# Koszul algebra

In abstract algebra, a Koszul algebra ${\displaystyle R}$ is a graded ${\displaystyle k}$-algebra over which the ground field ${\displaystyle k}$ has a linear minimal graded free resolution, i.e., there exists an exact sequence:

${\displaystyle \cdots \rightarrow R(-i)^{b_{i}}\rightarrow \cdots \rightarrow R(-2)^{b_{2}}\rightarrow R(-1)^{b_{1}}\rightarrow R\rightarrow k\rightarrow 0.}$

Here, ${\displaystyle R(-j)}$ is the graded algebra ${\displaystyle R}$ with grading shifted up by ${\displaystyle j}$, i.e. ${\displaystyle R(-j)_{i}=R_{i-j}}$. The exponents ${\displaystyle b_{i}}$ refer to the ${\displaystyle b_{i}}$-fold direct sum. Choosing bases for the free modules in the resolution, the chain maps are given by matrices, and the definition requires the matrix entries to be zero or linear forms.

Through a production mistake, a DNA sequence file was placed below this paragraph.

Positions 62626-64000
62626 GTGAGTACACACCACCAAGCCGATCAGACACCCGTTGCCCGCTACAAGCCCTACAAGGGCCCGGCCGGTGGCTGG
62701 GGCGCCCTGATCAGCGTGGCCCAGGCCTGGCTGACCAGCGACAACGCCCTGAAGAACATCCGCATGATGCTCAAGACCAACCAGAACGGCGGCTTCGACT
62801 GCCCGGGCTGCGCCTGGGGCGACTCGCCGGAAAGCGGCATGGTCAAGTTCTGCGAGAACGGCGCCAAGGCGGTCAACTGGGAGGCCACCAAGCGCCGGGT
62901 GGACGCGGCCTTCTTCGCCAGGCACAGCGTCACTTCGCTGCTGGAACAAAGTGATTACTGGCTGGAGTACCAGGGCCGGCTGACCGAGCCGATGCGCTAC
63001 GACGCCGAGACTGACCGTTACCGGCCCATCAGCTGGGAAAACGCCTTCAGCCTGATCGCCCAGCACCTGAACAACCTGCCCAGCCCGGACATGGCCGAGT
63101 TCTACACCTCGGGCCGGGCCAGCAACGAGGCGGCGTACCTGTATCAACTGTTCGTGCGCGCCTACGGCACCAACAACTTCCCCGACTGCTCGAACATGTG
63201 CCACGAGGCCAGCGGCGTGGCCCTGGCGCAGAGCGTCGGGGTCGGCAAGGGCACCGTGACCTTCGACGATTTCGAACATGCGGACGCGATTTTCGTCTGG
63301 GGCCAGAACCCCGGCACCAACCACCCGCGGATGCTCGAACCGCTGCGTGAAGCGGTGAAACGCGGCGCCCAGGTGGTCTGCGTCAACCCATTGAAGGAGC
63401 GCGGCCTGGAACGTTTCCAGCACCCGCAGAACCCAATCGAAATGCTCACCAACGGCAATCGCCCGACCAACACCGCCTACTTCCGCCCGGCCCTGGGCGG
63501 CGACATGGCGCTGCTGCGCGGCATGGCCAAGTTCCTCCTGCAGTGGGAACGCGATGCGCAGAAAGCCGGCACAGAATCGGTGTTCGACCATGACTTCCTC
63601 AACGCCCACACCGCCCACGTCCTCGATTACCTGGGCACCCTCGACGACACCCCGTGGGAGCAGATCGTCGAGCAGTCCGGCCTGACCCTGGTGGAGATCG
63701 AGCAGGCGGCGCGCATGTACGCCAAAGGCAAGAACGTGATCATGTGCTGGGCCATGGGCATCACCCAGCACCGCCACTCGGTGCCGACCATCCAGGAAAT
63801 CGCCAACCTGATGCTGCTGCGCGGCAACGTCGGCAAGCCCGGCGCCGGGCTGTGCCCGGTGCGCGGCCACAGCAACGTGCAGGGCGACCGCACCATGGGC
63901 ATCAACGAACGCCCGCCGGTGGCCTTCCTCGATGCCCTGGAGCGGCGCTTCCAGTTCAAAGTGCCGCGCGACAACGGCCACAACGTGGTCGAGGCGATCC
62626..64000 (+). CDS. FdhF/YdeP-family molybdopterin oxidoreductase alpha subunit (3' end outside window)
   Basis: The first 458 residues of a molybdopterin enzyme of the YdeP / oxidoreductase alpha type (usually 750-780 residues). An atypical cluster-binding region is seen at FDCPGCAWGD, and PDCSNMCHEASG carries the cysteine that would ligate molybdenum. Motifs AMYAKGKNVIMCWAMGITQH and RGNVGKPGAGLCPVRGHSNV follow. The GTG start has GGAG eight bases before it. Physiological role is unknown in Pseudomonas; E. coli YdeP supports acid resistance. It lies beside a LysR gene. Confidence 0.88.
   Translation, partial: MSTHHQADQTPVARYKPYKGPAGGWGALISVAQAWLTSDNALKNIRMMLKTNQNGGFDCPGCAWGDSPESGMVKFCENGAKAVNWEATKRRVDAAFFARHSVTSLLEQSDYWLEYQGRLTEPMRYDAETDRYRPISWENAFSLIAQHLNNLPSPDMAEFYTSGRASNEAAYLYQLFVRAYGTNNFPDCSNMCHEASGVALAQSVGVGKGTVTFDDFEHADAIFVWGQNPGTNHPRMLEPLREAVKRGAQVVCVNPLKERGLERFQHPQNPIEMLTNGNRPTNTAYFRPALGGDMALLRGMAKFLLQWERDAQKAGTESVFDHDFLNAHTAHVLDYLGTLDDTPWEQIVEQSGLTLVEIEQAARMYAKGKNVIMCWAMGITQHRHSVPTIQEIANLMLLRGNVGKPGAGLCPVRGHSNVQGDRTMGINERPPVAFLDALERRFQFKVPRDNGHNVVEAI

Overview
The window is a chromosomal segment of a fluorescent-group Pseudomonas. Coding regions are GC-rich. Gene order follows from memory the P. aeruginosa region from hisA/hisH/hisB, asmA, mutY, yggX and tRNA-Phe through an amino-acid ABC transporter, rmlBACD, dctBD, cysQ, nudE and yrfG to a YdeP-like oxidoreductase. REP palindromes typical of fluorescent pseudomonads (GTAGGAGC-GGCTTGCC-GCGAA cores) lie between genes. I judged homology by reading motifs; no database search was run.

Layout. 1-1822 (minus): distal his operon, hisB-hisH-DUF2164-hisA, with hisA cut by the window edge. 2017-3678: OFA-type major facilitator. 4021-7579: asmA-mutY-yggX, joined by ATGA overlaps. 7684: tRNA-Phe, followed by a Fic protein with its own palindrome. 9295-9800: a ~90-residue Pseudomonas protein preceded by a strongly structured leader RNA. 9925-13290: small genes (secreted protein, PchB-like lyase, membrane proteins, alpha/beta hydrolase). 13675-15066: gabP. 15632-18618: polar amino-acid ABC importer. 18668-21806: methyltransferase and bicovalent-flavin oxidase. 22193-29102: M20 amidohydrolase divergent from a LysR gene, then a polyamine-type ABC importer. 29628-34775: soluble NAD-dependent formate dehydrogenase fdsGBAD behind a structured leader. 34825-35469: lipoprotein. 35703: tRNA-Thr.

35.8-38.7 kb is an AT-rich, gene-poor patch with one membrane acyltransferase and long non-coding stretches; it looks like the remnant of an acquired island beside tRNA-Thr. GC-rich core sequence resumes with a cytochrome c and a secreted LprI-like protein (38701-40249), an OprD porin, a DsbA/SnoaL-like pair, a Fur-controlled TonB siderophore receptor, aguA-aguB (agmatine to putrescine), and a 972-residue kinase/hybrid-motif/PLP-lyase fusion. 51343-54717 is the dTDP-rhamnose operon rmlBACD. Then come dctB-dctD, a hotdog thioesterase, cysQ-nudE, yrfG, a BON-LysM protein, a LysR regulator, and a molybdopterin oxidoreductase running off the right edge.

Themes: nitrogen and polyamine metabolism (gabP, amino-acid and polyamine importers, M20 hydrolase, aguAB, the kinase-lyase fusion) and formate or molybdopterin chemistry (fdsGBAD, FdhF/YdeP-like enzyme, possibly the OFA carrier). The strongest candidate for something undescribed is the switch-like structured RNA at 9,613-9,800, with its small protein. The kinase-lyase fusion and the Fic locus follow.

An example of a Koszul algebra is a polynomial ring over a field, for which the Koszul complex is the minimal graded free resolution of the ground field. There are Koszul algebras whose ground fields have infinite minimal graded free resolutions, e.g, ${\displaystyle R=k[x,y]/(xy)}$.

The concept is named after the French mathematician Jean-Louis Koszul.